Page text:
I want all the flowers. Ylang ylang, tiare, Indian jasmine. Maybe some gardenia. It’s been a while since I have felt like this. I suppose you suppress certain desires during more difficult periods; sometimes, admittedly, I have come home at night and after a shower felt like a 90’s sandalwood floral showstopper such as Ferre De Ferre just as an uninhibited, thick-waisted contrast to the day, but right now I am in fully perfumed effulgent mode, for daytime as well; the scent of Coppertone suntan lotion melding with tropical white flowers. That saline sun-kiss feeling on the skin. Sweating flower oils. Yes. This is what we want.
With the season already upon us, it will also soon be time to go to the sea. There are several options: the beaches at Kamakura, more commercial; younger in scope, and those near the Emperor’s Summer House in Hayama, Zushi; a more beautiful stretch of coastline, if a little more difficult to reach. It’s always worth it though. I can’t wait to just dive into the water and then fry on the sand.
If I do, a perfume that will be perfect for such an occasion will be Bain De Midi, a recent tropical flower perfume I discovered by a brand I was unfamiliar with – Parfum Matine – until I smelled it the other day at Nose Shop in Yokohama. This was definitely Pleasure At First Sniff. Catherine, have you smelled this one? Ooh mama. For those who love a good ylang ylang note, the way we do, this is delightful -a trio of coconut, tiare flower, and undulant, creamy ylang; all glandular goodness, teenage simplicity, and very natural, ocean-side happiness. I am going to go back and try this again from beginning to end, to make sure there are no bloopers in the mix – it seemed woodier in the fade out on paper, and I must check for these things; but I really was quite smitten with the beginning. I might need it. With the lessening of constriction, I am ready – with gorgeous, mood-enhancing carefreenesses like this – to just spray……… . and let go.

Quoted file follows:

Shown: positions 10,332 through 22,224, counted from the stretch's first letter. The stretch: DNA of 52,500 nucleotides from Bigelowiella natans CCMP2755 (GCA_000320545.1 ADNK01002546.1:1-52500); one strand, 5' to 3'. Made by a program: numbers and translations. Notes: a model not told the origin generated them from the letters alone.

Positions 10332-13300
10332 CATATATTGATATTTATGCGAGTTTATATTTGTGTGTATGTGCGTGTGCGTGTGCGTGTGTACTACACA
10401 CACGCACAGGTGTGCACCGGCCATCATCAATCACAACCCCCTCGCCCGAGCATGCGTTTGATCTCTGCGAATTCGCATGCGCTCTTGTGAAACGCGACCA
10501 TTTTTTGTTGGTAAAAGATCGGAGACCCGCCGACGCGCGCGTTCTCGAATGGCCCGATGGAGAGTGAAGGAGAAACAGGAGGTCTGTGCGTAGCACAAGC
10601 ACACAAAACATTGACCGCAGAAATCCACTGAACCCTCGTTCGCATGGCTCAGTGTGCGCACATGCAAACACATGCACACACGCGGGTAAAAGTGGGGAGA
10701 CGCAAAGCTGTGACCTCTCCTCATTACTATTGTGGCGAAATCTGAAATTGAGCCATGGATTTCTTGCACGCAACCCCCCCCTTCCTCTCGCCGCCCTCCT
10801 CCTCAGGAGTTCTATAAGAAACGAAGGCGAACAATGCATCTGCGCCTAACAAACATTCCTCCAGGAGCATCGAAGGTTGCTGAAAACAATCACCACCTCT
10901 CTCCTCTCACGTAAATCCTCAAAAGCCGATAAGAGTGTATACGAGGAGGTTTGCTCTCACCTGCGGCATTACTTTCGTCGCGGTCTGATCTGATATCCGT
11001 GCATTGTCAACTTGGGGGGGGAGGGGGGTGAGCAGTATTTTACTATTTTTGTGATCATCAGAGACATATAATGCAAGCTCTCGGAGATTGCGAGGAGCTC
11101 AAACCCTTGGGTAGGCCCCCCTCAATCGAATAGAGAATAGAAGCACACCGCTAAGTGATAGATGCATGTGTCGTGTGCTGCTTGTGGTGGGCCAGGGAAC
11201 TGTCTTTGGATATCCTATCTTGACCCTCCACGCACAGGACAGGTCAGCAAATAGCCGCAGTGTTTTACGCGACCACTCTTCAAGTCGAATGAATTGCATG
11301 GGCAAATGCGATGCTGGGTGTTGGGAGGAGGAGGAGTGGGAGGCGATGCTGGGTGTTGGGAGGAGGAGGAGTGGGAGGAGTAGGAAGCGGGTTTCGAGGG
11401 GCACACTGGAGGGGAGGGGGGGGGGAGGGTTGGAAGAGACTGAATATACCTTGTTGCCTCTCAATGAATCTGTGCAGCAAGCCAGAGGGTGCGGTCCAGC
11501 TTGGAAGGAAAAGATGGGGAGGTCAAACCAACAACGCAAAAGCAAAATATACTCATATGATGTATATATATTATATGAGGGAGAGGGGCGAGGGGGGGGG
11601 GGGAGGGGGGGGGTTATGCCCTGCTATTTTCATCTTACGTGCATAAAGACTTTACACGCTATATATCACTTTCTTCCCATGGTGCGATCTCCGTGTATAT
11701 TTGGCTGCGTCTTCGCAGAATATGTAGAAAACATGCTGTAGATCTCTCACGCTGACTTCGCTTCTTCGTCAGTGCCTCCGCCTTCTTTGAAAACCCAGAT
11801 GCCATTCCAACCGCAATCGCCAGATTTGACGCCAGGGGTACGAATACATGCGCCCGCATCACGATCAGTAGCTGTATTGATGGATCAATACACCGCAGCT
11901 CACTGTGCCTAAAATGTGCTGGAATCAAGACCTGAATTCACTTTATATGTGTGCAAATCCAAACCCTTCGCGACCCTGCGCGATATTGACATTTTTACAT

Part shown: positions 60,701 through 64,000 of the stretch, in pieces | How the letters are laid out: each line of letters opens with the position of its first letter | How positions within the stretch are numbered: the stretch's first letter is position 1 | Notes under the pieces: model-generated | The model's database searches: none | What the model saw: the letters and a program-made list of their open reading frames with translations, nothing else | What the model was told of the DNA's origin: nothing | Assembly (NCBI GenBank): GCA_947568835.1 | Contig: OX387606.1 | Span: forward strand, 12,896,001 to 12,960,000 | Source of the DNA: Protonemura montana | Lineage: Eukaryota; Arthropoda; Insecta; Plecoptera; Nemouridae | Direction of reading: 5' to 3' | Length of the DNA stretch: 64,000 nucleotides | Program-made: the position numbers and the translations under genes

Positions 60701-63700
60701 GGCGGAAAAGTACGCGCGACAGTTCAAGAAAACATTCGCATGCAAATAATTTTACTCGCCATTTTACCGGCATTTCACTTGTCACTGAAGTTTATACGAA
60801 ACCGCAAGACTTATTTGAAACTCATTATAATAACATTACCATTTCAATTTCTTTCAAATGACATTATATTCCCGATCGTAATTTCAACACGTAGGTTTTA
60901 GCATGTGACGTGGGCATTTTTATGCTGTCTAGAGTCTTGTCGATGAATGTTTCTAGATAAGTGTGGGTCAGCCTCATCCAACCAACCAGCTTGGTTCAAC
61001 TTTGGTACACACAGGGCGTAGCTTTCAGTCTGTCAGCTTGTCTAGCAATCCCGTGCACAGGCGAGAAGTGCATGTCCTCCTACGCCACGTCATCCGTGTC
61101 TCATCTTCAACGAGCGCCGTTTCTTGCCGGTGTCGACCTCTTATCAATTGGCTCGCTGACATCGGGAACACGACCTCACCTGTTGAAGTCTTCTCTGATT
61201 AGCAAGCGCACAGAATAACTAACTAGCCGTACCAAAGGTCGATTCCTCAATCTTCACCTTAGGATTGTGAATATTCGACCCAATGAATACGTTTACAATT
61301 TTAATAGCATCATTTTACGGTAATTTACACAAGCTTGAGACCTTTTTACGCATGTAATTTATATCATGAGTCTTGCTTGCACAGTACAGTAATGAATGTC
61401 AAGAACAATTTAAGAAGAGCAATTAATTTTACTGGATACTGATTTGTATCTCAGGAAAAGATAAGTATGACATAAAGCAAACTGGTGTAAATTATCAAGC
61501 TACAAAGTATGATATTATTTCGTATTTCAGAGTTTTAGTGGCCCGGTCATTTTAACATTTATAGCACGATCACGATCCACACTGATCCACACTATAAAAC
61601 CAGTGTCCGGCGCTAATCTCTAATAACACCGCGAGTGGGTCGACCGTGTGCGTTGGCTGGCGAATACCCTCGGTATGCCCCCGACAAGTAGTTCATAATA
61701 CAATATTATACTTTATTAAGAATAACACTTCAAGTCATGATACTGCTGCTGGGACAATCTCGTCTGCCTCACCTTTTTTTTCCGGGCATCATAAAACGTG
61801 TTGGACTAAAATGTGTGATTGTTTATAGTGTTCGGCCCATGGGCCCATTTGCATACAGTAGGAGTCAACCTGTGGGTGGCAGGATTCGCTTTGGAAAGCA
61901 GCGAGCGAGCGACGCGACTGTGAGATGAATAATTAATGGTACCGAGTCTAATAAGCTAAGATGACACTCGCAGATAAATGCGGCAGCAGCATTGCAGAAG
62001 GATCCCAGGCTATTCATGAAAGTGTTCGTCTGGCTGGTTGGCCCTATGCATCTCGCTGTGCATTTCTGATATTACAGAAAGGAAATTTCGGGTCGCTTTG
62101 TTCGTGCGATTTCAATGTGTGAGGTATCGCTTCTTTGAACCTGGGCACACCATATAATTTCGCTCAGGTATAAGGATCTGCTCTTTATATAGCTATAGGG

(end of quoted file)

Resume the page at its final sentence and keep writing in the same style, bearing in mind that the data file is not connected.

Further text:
Yesterday it was so dark, dank, rainy and gloomy it was difficult to speak. In fact no one was speaking at work, just lost in their own worlds. The humidity must have been at 100% : absolute saturation.
In the crowded hell that was Yokohama station, negotiating my bags and umbrella and self into the freezing air conditioned space of the main new department store, I went up quickly to the Kungyokudo incense shop to grab some sandalwood. The conversation on patchouli incense the other day got me craving some byakudan; drying and grounding when it seems that the damp and the fungal pall will last at least another week ( our house is a mould box right now; not visibly, but you can feel it); the supermarkets all promoting kyabikyilla – mould killing sprays as the rain continues, although sun is forecast tomorrow and from Friday so maybe it’s the end of the rainy season soon: the start of the hot searing sun.
Nice though it is, this incense – nothing but sandalwood , it would seem, is a tad perfunctory, and not really worth the ¥3000 that I paid for it. I will certainly use it, and I liked how it temporarily masked the smells I wanted to mask, but I think I would need to have a proper mooch around my local Buddhist shop in Fujisawa to get a more soulful and nuanced sandalwood blend at some other time.
Right now I am too busy. The summer seminar is coming soon, and I heard on Wednesday that my book is getting a second printing so am in the process of doing corrections of typos and repetitions (any glaring ones please let me know : I have until tonight). Our belated applications for the vaccine from Kamakura City Office arrived this morning:; I am glad that ours are already in the bag ( we are having our second ones together on July the 25th). Delighted, also, that the announcement has just been made that there will be no spectators at the Olympic Games.
Finally, some common sense.